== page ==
Wallaby Maddocks set to sign new deal with Waratahs

There has been a significant player drain at NSW in recent times and whatever side runs out at the beginning of next year will be completely different to the one which took the field in 2019 at the end of Daryl Gibson’s time in charge.

The Waratahs have invested heavily in youth but struggled to retain senior figures or attract others to the franchise in the current climate.

There has been no shortage of uncertainty regarding next year, largely due to the fact Rugby Australia has not finalised a broadcast deal, meaning NSW do not know how much they money they will have at their disposal to pay its footballers.

Maddocks, who left NSW to begin his Super Rugby career at the Melbourne Rebels, returned home earlier this year and has been one of the Waratahs’ best in Super Rugby AU.

He has has done well at fullback in the absence of Kurtley Beale and will push for a Wallabies jersey later this year.

Maddocks played eight Tests in 2018 yet was overlooked last year and at the World Cup despite travelling to Japan with the team before the tournament began.


On top of Beale, who left before Super Rugby AU, the Waratahs will next year be without incumbent captain Rob Simmons, Tom Robertson, as well as Michael Hooper for the majority of the season, given the Wallabies skipper has been granted a sabbatical in Japan.

Last week NSW re-signed No.10 Will Harrison on a three-year deal but there are a number of senior players, such as Jack Dempsey and Karmichael Hunt, whose futures still need to be sorted.

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Wallabies Jack Maddocks, Tom Robertson, Joe Powell in talks with LA Giltinis

A depressed domestic player market seems a certain outcome, but even getting to that point could be a rocky process.

The current 60 per cent agreement is valid until the end of September but must be re-negotiated as soon as RA secures a deal with Foxtel on what the broadcaster will pay for the shortened competition. The deal will have to be re-negotiated again once RA secures a broadcast partner for 2021 and beyond.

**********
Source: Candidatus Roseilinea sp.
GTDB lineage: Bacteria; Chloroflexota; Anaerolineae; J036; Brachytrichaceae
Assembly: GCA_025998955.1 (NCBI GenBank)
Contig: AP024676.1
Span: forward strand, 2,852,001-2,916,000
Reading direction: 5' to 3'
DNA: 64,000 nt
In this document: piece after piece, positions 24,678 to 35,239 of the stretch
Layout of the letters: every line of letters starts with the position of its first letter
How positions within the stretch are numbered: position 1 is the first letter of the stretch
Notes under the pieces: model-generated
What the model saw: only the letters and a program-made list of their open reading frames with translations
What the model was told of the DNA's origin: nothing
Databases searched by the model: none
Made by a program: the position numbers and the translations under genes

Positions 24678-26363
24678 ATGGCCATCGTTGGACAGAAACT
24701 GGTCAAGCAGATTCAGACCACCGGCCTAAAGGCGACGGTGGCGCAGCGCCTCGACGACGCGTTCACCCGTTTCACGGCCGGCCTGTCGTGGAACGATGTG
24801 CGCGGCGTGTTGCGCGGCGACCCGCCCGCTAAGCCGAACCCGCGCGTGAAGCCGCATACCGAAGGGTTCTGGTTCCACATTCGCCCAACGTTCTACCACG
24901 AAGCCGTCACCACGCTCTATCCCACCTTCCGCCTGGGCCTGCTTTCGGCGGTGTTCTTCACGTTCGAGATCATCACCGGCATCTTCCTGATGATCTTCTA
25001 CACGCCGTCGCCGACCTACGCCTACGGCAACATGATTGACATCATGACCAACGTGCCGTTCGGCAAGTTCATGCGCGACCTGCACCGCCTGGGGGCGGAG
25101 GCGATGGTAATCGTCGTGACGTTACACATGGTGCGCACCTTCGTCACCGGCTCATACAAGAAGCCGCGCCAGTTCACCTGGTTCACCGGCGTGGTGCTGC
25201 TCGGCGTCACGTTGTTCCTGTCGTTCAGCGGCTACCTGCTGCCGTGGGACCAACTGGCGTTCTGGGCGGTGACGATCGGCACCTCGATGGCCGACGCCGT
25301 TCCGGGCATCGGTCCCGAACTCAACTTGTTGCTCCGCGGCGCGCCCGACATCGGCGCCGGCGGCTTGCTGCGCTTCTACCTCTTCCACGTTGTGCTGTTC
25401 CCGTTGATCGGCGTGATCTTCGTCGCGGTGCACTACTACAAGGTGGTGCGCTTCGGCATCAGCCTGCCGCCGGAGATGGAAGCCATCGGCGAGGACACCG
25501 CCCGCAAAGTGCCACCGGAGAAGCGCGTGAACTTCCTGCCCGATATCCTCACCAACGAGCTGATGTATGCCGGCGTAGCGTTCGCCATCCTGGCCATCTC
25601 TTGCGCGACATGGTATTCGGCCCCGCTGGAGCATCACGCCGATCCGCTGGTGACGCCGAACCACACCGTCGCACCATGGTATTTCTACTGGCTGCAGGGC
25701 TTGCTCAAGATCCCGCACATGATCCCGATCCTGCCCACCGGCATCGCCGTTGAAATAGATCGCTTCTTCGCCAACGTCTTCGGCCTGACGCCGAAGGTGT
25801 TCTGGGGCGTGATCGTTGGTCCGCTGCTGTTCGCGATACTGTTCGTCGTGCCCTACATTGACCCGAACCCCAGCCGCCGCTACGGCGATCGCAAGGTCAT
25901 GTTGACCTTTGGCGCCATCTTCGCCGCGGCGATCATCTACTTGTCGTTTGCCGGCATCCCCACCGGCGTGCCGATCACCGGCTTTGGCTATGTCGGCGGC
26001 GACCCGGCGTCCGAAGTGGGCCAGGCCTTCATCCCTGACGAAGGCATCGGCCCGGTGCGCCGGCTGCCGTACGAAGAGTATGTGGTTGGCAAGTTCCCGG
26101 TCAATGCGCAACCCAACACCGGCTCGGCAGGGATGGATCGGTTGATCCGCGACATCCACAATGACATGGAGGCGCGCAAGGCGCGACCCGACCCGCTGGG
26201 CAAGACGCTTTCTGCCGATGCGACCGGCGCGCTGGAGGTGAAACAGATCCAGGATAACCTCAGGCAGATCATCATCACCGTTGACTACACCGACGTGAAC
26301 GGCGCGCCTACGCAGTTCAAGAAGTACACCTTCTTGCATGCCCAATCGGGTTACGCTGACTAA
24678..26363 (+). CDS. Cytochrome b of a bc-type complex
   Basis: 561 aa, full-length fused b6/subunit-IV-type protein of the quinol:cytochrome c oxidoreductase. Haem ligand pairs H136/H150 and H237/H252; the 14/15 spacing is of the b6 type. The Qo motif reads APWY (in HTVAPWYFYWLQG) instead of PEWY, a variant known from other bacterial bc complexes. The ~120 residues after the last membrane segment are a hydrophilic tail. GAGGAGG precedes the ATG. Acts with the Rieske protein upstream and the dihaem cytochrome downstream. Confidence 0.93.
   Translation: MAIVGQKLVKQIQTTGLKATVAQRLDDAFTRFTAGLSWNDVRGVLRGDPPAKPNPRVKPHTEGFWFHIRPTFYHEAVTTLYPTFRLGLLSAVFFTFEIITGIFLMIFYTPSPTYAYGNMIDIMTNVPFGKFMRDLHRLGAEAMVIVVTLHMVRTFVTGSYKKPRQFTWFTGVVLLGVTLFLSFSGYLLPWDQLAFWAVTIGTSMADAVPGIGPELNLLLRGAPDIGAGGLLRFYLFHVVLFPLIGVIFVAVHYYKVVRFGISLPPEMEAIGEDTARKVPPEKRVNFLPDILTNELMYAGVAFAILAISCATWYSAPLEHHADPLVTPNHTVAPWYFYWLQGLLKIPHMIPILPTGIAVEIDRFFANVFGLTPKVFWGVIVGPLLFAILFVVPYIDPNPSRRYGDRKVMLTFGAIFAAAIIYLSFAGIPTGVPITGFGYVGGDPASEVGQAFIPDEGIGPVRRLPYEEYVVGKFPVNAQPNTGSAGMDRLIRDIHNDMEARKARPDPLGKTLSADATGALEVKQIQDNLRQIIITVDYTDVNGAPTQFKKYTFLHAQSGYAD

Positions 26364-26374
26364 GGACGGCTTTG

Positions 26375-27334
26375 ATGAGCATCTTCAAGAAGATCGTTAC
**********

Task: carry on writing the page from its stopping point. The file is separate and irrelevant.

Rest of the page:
Incoming Wallabies coach Dave Rennie.

Incoming Wallabies coach Dave Rennie. Credit:AAP

Another potential flash point is the subject of Wallabies coach Dave Rennie’s salary, which has so far been left intact.

Interim boss Rob Clarke said this week that Rennie’s rumoured $1 million a year package would not be touched, despite the player pay cuts, head office slashing 40 per cent of its head count and Clarke foreshadowing cuts to Super Rugby clubs as the razor gang’s next target.

Rennie’s contract does not start until July but Clarke has ruffled feathers among players by cordoning off the Wallabies high performance program from the cutbacks, which also includes director of Scott Johnson and Rennie’s assistants.

Meanwhile, the United States is continuing to emerge as a genuine market for top Australian talent. The Venice Beach-based Giltinis, owned by Australia’s F45 founder Adam Gilchrist, last week unveiled former Wallaby Stephen Hoiles and Gordon first grade coach Darren Coleman as club coaches.

There’s uncertainty around what 2021 looks like and that’s adding pressure too.

NSW Rugby general manager Tim Rapp

The pair will not join the club until November but they are not wasting any time on recruitment, reaching out to a number of off-contract Australian stars about a potential move to the United States.

The club confirmed their interest in Test-capped trio Robertson, Maddocks and Powell, but said there was no rush to ink deals, with the next MLR season not getting underway until February.

All three are off contract with their Super Rugby clubs and face uncertain futures at Test level. They all missed the cut for Rennie’s “players of national interest” squad in April, while Powell has not been offered a contract for next year, with the Brumbies preparing to welcome back Nic White and investing in up and comer Ryan Lonergan.


The Waratahs, however, are desperate to keep Maddocks and Robertson, with the former a natural replacement for the departing fullback Kurtley Beale and injury-plagued Robertson considered key to NSW fielding a stronger front row next season.

“They’re two guys in their early 20s who’ve had brushes with the Wallabies,” NSW rugby general manager Tim Rapp said.

“They’re home grown talents and we definitely want to keep them, because we consider them part of a long term strategy for success for NSW.

“The reality is there’s an American team going ahead with some Australian support staff.

“We speak to all of our blokes who are off contract and it’s natural that people are going to want them because they’re bloody good players. On top of that there’s uncertainty around what 2021 looks like and that’s adding pressure too.”

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